knave is handsome, young, and hath all those
requisites in him that folly and green minds look
after: a pestilent complete knave; and the woman
hath found him already.


51

II,1,1051

Roderigo. I cannot believe that in her; she's full of
most blessed condition.

Iago. Blessed fig's-end! the wine she drinks is made of
grapes: if she had been blessed, she would never
have loved the Moor. Blessed pudding! Didst thou
not see her paddle with the palm of his hand? didst
not mark that?


52

II,1,1057

Roderigo. Yes, that I did; but that was but courtesy.

Iago. Lechery, by this hand; an index and obscure prologue
to the history of lust and foul thoughts. They met
so near with their lips that their breaths embraced
together. Villanous thoughts, Roderigo! when these
mutualities so marshal the way, hard at hand comes
the master and main exercise, the incorporate
conclusion, Pish! But, sir, be you ruled by me: I
have brought you from Venice. Watch you to-night;
for the command, I'll lay't upon you. Cassio knows
you not. I'll not be far from you: do you find
some occasion to anger Cassio, either by speaking
too loud, or tainting his discipline; or from what
other course you please, which the time shall more
favourably minister.


53

II,1,1072

Roderigo. Well.

Iago. Sir, he is rash and very sudden in choler, and haply
may strike at you: provoke him, that he may; for
even out of that will I cause these of Cyprus to
mutiny; whose qualification shall come into no true
taste again but by the displanting of Cassio. So
shall you have a shorter journey to your desires by
the means I shall then have to prefer them; and the
impediment most profitably removed, without the
which there were no expectation of our prosperity.


54

II,1,1083

Roderigo. I will do this, if I can bring it to any
opportunity.

Iago. I warrant thee. Meet me by and by at the citadel:
I must fetch his necessaries ashore. Farewell.


55

II,1,1087

(stage directions). [Exit]

Iago. That Cassio loves her, I do well believe it;
That she loves him, 'tis apt and of great credit:
The Moor, howbeit that I endure him not,
Is of a constant, loving, noble nature,
And I dare think he'll prove to Desdemona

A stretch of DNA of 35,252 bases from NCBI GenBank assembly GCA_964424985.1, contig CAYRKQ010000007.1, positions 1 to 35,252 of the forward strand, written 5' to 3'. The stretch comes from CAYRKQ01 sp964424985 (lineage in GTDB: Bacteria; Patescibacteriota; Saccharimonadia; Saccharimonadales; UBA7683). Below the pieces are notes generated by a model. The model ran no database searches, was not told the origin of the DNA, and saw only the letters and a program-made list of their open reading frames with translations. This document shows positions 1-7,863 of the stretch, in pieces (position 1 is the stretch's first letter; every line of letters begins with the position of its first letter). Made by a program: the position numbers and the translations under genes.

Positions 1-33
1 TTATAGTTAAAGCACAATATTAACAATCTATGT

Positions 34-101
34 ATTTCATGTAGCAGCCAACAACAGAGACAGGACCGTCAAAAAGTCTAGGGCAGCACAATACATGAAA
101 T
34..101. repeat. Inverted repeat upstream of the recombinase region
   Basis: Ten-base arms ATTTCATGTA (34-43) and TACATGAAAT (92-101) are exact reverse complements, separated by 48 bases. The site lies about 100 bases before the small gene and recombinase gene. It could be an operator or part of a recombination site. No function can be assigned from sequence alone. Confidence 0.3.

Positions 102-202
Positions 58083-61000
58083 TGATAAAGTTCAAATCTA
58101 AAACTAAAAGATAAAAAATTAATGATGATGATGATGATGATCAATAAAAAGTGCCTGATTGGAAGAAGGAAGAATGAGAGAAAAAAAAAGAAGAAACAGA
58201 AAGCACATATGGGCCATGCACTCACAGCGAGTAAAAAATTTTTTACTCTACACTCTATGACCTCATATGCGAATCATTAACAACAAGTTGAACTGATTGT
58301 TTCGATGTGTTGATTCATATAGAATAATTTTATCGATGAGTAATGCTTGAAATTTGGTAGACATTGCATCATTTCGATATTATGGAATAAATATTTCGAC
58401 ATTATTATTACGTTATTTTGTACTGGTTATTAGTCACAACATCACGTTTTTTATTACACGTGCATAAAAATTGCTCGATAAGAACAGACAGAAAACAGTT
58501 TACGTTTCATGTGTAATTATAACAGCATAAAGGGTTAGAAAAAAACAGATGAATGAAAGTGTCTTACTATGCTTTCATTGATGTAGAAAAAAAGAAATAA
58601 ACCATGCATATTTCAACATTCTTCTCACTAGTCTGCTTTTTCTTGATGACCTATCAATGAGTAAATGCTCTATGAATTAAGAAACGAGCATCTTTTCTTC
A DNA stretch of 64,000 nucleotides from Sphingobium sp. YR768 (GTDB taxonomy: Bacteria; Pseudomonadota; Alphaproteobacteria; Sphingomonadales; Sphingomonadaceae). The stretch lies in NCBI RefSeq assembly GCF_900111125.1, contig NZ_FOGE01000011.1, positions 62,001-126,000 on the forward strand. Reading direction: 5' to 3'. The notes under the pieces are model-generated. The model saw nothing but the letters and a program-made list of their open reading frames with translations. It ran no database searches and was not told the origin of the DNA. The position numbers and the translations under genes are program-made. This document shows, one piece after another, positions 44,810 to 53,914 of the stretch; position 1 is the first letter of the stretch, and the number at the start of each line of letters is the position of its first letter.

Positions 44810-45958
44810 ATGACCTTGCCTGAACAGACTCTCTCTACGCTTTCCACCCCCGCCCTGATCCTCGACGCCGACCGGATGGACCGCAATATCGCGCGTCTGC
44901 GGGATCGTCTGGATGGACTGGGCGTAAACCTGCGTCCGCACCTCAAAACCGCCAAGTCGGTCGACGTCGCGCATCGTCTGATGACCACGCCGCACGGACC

A most dear husband. Now, I do love her too;
Not out of absolute lust, though peradventure
I stand accountant for as great a sin,
But partly led to diet my revenge,
For that I do suspect the lusty Moor
Hath leap'd into my seat; the thought whereof
Doth, like a poisonous mineral, gnaw my inwards;
And nothing can or shall content my soul
Till I am even'd with him, wife for wife,
Or failing so, yet that I put the Moor
At least into a jealousy so strong
That judgment cannot cure. Which thing to do,
If this poor trash of Venice, whom I trash
For his quick hunting, stand the putting on,
I'll have our Michael Cassio on the hip,
Abuse him to the Moor in the rank garb—
For I fear Cassio with my night-cap too—
Make the Moor thank me, love me and reward me.
For making him egregiously an ass
And practising upon his peace and quiet
Even to madness. 'Tis here, but yet confused:
Knavery's plain face is never seen tin used.


56

II,3,1147

Cassio. Welcome, Iago; we must to the watch.

Iago. Not this hour, lieutenant; 'tis not yet ten o' the
clock. Our general cast us thus early for the love
of his Desdemona; who let us not therefore blame:
he hath not yet made wanton the night with her; and
she is sport for Jove.


57

II,3,1153

Cassio. She's a most exquisite lady.

Iago. And, I'll warrant her, fun of game.


58

II,3,1155

Cassio. Indeed, she's a most fresh and delicate creature.

Iago. What an eye she has! methinks it sounds a parley of
provocation.